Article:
By: Feven Yeshanew 

What are your plans once you are done school? Are you applying to grad school once you graduate? Med school? Law school? What program are you in now? What kind of jobs can you get with your degree?

Since when did going to school and conversing with others become an interview regarding my ten-year life plan? We are not psychics, and we don’t have a crystal ball that can see into the future. But as I go into the fourth and final year of my undergraduate degree, I find myself bombarded with the buzz of urgency to figure out the next big move. The incessant way conversations seem to continuously circle the topic of the future causes students both panic and frustration.

For the past three years at McMaster, I have been cosily bubbled in by the idea that my future will figure itself out, and I’ve been dismissing the looming questions of the future. However we will soon be forced to depart from the ever so snuggly bubble and make some “serious” life decisions. With the increased competition for what seems like everything and the growing youth unemployment rates, the idea of graduating can be very daunting.

Now, add in these intimidating questions into the mix, and you’ve got yourself an existential crisis. I had my own angst-induced breakdown this summer, where the pressure of not knowing what I wanted to do following graduation got to me – just as I’m sure it’s getting to most of my fourth year peers. For those of you who know what you’re doing, huzzah! You may be applying to your med schools, your grad schools, your dream jobs, but not everyone is in the same boat. In fact, the unknown collectively daunts those of us who are unsure.

Similar to my fellow fourth year students who have experienced much of the same emotions, I made it to the other side of my meltdown alive and with some insight; it’s okay to be planless. It’s especially okay to not know the next fifty steps of your life. I understand this may be hard to accept. Although most of us need a job to provide us with the money for survival, this said job in no way needs to be the one you do for the rest of your life. Sometimes trial and error results in the best outcomes. Perhaps the best plans are not linear, but are with no particular direction.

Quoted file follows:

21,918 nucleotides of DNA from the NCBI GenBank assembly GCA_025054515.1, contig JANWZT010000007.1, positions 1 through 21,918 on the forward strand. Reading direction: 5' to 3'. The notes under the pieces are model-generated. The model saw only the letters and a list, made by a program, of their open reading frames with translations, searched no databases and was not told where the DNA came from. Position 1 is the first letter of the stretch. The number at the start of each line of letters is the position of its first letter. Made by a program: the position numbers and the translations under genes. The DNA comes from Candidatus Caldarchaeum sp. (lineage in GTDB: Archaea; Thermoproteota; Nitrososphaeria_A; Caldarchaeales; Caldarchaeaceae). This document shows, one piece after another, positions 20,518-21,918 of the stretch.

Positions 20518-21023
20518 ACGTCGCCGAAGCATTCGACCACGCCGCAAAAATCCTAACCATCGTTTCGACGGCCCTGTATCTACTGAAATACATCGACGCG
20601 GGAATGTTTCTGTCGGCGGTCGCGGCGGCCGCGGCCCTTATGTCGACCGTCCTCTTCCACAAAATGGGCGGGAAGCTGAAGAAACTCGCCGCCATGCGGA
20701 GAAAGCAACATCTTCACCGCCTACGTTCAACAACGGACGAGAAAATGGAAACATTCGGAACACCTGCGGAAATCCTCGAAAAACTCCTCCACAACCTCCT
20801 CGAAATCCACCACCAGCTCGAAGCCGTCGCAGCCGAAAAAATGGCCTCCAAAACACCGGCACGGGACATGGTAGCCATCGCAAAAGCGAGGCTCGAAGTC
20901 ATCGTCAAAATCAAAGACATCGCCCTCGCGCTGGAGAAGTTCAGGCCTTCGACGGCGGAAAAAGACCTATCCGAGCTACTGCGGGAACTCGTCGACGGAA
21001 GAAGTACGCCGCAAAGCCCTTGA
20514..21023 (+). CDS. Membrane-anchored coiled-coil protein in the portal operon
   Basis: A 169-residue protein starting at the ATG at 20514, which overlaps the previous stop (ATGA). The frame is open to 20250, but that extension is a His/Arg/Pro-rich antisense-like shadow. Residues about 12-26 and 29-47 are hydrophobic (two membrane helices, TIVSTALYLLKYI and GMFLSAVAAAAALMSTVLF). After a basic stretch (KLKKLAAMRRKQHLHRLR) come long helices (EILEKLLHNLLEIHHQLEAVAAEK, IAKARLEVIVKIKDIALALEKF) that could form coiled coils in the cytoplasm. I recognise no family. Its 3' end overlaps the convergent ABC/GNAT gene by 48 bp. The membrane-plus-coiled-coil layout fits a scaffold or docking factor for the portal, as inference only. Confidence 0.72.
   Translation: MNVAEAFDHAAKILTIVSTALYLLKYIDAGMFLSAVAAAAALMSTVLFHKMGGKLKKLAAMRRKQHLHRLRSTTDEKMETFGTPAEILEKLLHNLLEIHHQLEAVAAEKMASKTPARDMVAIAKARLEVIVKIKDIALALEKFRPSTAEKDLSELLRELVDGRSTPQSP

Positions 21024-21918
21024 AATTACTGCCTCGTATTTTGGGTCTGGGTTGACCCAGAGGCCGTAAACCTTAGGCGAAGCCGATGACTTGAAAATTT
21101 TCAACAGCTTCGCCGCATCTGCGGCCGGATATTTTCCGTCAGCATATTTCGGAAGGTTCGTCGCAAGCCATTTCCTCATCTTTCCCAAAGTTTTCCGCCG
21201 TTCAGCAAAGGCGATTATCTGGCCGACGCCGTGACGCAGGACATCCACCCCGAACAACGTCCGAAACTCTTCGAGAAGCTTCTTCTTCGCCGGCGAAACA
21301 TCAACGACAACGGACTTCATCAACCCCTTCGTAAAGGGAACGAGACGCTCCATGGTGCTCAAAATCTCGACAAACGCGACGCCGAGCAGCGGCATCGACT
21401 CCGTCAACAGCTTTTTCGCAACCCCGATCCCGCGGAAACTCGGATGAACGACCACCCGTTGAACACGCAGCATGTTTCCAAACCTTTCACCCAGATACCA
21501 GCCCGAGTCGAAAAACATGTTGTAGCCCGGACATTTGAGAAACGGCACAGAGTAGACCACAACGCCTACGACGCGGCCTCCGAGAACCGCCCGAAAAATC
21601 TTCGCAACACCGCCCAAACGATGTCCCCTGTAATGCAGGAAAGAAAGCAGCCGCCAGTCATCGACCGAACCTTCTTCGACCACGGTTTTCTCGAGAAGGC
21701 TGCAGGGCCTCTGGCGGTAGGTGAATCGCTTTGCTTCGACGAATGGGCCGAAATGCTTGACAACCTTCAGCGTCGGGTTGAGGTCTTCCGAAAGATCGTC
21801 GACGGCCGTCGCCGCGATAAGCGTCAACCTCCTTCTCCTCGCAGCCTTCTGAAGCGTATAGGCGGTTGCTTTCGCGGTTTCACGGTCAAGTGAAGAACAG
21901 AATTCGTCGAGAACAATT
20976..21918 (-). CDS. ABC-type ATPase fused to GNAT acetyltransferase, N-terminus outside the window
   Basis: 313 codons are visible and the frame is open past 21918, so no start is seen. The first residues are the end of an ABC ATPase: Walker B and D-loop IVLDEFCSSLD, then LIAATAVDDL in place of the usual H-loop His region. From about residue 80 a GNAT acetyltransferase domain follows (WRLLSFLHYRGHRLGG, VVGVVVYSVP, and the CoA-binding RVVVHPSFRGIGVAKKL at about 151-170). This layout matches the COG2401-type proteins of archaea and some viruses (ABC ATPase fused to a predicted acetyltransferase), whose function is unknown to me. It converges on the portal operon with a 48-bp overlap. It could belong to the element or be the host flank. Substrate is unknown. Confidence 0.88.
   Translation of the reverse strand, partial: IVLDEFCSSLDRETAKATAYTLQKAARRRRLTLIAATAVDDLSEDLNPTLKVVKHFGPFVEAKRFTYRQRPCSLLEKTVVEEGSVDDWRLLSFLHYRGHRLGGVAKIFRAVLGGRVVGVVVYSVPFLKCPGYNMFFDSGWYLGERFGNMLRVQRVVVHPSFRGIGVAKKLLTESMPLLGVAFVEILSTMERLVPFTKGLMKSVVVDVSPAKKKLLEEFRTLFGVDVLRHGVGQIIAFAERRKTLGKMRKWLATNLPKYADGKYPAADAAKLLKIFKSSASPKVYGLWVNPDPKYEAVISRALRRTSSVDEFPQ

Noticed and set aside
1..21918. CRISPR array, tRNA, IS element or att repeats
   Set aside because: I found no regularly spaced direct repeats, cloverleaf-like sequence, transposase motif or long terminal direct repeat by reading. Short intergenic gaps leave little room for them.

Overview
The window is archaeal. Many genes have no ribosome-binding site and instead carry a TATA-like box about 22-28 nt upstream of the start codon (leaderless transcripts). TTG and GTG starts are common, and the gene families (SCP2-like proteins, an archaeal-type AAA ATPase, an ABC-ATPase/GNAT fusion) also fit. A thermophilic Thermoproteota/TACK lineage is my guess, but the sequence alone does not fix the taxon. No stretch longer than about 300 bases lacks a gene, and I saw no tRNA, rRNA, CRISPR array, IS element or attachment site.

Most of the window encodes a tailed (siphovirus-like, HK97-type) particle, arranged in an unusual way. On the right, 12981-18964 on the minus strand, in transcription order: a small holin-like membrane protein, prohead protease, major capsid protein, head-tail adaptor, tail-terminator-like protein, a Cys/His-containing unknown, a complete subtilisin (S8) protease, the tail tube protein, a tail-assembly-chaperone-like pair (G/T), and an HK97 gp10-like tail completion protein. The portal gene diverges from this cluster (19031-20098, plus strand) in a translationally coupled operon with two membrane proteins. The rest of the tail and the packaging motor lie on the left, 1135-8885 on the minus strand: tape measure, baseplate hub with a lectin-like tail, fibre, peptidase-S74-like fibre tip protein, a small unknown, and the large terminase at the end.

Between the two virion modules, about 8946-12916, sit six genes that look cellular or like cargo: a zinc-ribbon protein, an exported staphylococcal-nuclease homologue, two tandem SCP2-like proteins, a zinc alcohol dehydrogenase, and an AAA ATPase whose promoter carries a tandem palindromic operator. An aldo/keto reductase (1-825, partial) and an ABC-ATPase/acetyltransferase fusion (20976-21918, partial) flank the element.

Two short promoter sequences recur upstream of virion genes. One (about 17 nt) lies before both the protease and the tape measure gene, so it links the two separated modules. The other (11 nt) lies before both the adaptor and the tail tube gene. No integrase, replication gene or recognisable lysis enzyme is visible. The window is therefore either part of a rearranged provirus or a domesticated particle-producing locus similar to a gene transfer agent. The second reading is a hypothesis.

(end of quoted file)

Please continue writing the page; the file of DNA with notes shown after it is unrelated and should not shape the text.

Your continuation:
We hear of quotes that speak of life as a journey and not a destination, so why is it instilled in our minds that our lives need to be prearranged as if we’re trying reach an arbitrary finish line?

Sometimes the best things in life spring from the unexpected and the unplanned. The only thing left to do is embrace this uncertainty. If you do not know whether to continue in school, get a job, or travel, try your hand at all three or take comfort in knowing that taking time to figure out what feels right is okay.

As for me, I have decided to put off applying to medical school and take a gap year. During this time, I hope to work abroad and acquire a different kind of knowledge that textbooks fall short of providing.

Perhaps we will find our dreams in the unexpected, in a way that we would have never known if we stuck to a single linear plan. Most of all, know that you are not alone in the midst of this frustrating buzz.


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